I was having a conversation with a client today about how the end of the year was coming up way to fast, when I made the usual year-end joke about how it takes me a month to get over writing the wrong year on my checks.
It struck me right after I said it how I couldn’t remember the last time I wrote a check, thanks to the rise of debit cards over the last few years. In fact, I generally am shocked when I find actual paper money in my pocket, due to how often I use plastic.
Although it happened years ago, it’s still funny to me how the far-flung “future” of 2008 didn’t involve flying cars or trips to the moon, but did see the end of paper money and metal coins for most transactions by the average person I know.
Allowances have long been a tool used by parents to teach their children fiscal responsibility, but life in the virtual world of the Internet has created the opportunity for a number of digital offerings.
Paypal, for example, is now beta testing their Student account program, that will allow parents with a Paypal account to create a sub-account to be used by children 13 years or older to spend at websites that support Paypal services.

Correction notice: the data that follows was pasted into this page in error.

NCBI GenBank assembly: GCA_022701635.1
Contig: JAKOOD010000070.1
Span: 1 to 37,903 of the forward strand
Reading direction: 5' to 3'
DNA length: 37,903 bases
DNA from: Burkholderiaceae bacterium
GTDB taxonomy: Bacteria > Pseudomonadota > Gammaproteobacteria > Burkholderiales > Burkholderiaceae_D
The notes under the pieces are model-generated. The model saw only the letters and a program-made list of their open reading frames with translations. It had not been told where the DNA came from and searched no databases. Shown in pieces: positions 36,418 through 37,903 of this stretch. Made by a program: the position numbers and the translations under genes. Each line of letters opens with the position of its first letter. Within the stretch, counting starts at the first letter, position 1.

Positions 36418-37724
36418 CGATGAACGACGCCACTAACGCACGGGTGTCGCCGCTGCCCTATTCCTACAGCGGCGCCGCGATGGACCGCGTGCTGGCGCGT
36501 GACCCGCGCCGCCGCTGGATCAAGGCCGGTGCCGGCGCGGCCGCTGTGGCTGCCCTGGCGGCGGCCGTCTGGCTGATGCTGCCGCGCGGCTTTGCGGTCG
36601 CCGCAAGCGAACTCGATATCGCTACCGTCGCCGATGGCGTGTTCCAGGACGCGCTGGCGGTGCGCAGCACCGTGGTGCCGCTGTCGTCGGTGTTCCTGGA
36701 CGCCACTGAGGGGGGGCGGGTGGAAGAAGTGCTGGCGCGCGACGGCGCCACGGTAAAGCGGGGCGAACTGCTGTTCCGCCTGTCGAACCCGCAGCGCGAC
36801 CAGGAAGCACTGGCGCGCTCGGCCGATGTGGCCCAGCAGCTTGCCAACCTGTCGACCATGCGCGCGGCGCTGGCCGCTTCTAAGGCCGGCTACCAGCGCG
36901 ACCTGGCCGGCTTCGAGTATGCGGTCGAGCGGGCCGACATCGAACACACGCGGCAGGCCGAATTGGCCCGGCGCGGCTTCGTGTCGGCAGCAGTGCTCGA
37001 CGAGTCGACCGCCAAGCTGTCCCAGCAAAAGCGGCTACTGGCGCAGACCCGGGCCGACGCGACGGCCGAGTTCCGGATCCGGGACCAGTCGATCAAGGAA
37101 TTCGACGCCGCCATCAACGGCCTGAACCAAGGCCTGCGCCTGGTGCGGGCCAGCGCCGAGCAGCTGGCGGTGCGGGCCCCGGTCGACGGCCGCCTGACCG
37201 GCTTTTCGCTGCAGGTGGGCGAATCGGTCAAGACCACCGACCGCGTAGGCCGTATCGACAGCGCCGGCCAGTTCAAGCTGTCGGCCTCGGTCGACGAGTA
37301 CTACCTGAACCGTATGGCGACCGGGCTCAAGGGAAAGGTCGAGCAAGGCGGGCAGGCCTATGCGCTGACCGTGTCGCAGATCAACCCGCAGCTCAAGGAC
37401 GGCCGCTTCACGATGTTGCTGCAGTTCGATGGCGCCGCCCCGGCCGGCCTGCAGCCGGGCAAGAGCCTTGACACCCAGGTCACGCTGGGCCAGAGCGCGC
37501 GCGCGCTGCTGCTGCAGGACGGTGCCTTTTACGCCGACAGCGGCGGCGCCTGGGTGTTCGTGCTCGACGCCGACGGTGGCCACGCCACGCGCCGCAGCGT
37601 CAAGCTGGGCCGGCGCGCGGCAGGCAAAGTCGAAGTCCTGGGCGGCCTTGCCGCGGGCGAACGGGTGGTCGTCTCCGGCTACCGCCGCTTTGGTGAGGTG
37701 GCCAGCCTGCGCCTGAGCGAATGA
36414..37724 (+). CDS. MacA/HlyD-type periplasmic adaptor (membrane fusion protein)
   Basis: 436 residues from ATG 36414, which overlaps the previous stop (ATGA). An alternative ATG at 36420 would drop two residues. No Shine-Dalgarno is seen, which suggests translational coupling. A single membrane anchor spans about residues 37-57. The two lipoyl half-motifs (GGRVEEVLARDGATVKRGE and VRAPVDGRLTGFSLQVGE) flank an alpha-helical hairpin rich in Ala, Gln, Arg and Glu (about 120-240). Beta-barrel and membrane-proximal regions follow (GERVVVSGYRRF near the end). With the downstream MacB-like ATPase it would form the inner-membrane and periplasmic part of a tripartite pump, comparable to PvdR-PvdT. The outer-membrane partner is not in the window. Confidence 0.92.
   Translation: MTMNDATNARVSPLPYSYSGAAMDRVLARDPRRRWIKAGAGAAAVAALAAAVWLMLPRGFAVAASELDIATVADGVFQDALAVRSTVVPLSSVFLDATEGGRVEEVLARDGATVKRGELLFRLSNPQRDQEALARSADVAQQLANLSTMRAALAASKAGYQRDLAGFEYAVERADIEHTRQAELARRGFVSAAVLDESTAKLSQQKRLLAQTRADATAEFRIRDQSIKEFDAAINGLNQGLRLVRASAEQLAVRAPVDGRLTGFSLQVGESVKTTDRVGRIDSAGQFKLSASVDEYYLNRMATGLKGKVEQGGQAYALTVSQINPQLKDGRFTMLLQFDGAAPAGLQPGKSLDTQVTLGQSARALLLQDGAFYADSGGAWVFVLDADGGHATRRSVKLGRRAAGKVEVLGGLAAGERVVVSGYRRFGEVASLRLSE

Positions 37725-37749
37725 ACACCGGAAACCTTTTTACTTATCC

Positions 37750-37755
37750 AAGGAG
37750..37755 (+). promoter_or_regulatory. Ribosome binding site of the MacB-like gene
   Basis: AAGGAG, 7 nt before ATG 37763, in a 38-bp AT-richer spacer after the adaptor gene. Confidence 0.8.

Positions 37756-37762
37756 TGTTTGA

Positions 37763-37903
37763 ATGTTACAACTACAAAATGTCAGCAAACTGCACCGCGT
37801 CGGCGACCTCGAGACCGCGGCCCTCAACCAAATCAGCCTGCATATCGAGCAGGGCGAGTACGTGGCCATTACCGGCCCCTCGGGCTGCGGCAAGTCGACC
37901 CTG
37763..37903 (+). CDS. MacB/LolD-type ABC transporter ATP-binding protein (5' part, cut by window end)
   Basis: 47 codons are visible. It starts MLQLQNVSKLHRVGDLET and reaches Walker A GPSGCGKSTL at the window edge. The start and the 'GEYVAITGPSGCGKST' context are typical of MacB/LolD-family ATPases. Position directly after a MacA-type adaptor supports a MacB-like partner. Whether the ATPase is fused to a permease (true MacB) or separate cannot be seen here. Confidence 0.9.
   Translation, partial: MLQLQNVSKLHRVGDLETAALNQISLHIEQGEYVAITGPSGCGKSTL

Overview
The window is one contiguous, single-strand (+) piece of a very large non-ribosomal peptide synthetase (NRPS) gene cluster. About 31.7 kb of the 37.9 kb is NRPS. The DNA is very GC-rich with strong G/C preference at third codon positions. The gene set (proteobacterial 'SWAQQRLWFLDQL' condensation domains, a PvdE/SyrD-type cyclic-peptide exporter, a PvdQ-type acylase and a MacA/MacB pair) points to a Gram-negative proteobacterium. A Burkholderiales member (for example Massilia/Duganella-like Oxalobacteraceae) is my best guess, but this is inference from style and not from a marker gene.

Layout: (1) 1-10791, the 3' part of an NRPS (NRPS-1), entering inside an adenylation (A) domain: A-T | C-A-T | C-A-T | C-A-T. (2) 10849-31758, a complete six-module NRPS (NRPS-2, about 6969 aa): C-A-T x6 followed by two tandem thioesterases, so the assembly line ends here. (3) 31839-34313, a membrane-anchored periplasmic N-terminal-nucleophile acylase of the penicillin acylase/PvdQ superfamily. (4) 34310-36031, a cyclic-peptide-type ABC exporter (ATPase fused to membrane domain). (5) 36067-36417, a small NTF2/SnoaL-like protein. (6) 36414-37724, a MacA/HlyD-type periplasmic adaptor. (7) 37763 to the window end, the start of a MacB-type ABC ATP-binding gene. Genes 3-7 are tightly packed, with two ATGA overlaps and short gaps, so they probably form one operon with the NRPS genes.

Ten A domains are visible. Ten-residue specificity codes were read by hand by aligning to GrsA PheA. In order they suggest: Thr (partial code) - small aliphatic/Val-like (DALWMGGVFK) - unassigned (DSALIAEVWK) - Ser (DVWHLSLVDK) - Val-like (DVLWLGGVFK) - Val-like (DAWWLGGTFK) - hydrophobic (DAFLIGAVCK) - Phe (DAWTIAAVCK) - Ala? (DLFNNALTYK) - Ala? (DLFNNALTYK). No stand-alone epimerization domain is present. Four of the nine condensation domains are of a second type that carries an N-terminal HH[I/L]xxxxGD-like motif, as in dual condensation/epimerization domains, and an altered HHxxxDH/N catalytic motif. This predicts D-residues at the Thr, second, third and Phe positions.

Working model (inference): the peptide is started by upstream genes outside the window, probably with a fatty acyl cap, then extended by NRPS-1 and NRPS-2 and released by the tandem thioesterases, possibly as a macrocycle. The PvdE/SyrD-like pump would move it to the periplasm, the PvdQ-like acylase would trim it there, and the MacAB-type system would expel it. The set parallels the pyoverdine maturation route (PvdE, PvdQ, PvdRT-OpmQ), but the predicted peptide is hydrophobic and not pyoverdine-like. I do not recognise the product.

There’s also an option to get a MasterCard debit card to allow kids to use their digital allowance in real-world stores. Of course, Paypal has even updated the way kids can ask for raises in their allowance, with the ability for kids to send text messages through the system that allows parents to approve or deny additional funds remotely.
Of course, your kids have likely already encountered other forms of digital money in their day to day lives, such as Microsoft Points that can be added to the Xbox Live accounts to purchase games and other downloads. Nintendo offers a similar system for their popular Wii video game console.
While some parents may scoff at the idea of a virtual allowance, I think it’s a good idea to teach kids how to be responsible with digital money, at least when I consider how rarely I carry cash these days, instead opting to use a debit card for nearly all of my real world transactions.